San Francisco Create More Transparency With OpenSF

In response to President Obama's call for transparency, San Francisco
laid out the OpenSF vision to create more transparency, collaboration and
participation within city and county government.

In response to President Obama's call for transparency, San Francisco
laid out the OpenSF vision to create more transparency, collaboration and
participation within city and county government. The OpenSF project has grown
to include many projects -- often at the suggestion of the community,
but always with the goal of building a platform for change and innovation.

As part of OpenSF, the city last year launched DataSF.org
to liberate more than 140 datasets and to enable the public to request new
datasets and rate those that were already available. Providing government
data to the public was our first step in making San Francisco more transparent
to citizens. Furnishing open data so the public can develop applications and
mash-ups helps municipalities improve services in difficult economic times.

Our goal is to be more than a transmitter of information, however; we want
to engage the public in a two-way conversation in the spirit of collaboration
and participation. San Francisco's Facebook page is a great example
of government engaging citizens by tapping a familiar tool they use in everyday
life and allowing for comments on the city's content.

Self-Service

Perhaps our most revolutionary Gov 2.0 project is Open311, in which we worked
with other municipalities, nonprofits and developers to design a common Application
Programming Interface that anyone could use to build applications to submit
non-emergency requests for municipal services.

16%
Percentage of service requests made to the city of San Francisco via the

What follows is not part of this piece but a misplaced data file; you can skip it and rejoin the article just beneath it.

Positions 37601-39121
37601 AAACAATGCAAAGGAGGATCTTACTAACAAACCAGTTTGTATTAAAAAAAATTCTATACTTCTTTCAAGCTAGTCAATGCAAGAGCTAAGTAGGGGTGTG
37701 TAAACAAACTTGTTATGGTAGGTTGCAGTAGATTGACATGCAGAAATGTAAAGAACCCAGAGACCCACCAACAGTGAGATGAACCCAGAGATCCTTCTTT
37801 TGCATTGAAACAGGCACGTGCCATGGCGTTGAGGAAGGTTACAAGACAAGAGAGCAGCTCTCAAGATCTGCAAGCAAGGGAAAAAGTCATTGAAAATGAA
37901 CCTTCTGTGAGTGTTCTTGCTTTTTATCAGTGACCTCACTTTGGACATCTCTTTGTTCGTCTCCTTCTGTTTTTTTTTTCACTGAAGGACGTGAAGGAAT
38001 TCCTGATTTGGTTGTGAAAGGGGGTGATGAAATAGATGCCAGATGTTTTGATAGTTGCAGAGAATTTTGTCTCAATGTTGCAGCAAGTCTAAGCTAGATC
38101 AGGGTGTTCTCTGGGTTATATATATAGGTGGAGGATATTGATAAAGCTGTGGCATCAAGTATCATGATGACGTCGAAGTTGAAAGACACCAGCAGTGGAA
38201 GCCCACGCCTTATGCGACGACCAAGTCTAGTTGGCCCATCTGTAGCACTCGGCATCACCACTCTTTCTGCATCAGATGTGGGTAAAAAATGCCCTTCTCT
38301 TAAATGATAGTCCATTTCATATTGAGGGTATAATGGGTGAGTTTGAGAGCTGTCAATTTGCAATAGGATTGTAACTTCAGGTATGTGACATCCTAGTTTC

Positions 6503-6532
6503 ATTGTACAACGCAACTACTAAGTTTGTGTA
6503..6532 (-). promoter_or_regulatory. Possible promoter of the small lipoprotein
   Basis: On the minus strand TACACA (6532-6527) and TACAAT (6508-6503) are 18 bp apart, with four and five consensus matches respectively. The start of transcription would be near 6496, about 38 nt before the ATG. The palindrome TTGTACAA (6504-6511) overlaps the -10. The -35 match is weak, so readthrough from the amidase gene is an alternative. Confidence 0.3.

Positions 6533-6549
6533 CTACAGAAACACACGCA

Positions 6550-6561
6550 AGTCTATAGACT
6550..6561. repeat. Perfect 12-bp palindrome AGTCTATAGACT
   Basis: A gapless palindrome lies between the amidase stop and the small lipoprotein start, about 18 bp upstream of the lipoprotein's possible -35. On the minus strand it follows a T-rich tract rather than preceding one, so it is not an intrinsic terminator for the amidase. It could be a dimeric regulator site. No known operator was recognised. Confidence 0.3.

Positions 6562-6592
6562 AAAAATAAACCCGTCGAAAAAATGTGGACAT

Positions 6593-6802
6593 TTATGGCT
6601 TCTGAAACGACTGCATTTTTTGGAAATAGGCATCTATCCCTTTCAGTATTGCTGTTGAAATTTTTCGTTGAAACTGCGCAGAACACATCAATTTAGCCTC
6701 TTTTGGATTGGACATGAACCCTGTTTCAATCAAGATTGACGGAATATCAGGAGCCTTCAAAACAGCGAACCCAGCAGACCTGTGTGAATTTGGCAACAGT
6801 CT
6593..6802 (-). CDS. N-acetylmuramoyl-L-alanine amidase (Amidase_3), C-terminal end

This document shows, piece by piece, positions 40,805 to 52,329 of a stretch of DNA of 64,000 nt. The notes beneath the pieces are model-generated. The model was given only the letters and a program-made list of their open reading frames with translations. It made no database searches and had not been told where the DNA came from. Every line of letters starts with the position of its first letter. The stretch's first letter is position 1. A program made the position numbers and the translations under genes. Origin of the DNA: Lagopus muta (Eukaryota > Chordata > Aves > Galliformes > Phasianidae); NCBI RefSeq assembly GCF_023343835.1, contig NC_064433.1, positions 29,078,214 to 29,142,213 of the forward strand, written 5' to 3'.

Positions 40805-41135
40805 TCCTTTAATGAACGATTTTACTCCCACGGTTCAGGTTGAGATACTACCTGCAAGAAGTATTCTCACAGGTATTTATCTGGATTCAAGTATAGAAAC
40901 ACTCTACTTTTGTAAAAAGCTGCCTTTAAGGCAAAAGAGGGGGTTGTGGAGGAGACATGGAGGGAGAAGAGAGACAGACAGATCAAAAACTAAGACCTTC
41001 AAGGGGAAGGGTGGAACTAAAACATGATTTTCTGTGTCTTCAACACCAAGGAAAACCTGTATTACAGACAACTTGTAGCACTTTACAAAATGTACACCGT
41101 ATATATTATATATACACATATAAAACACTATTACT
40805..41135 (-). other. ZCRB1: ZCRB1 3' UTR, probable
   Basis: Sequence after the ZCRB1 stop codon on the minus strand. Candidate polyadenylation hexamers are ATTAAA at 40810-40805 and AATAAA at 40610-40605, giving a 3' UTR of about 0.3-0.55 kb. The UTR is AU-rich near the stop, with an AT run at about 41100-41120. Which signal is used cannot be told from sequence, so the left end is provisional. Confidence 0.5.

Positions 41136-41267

web, including Twitter, from January 2010 through April 2010

Opening up the ability to request city services and review historical data
on those requests is a significant change from the way government has traditionally
operated. In the past, we would have determined the need for mobile phone
applications that allowed the public to report issues, such as potholes or
graffiti, then we would have issued a Request for Proposals to solicit a qualified
contractor to build the application for the city, and only after many months
would we have a useable product and a new channel for requesting city services.

In contrast to this traditional process, in the first month after launching
Open311, we received more than 25 requests from the public to build applications
using the API.

Opening up government has led to a healthy competition among developers to
create great applications in relatively short time frames, at a low cost to
the city.

The Open311 initiative has reinforced the idea that government's role
is to create new channels for the public to request services, not necessarily
build the application to do so. By early June, developers had launched five
applications that allow citizens to submit requests for city services through
iPhone, Droid and BlackBerry mobile devices, Twitter clients and websites.
Clearly, we're changing the way citizens interact with city services.

As we continue on the OpenSF journey, we encourage the public to provide
the context for participation and transparency, and share feedback so that
we can continue to evolve our approach and goals.

Open311 Supporters

Some 70 individuals and organizations have pledged support for an open-standard
protocol for 311, including:

  • Steve Craig, director of constituent services, Somerville, Mass.
  • Kevin Crawford, assistant general manager, Los Angeles
  • Mark Greinke, CTO, Portland, Ore.
  • Nigel Jacob, senior adviser for emerging technology, Boston
  • Dmitry Kachaev, director of R&D, Washington, D.C.
  • Chris Moore, CIO, Edmonton, Canada
  • Rick Nixon, program manager, Portland, Ore.
  • Bill Schrier, CTO, Seattle
  • Daryl Springer, systems administrator/senior analyst, Buffalo, N.Y.
Jun 27 2010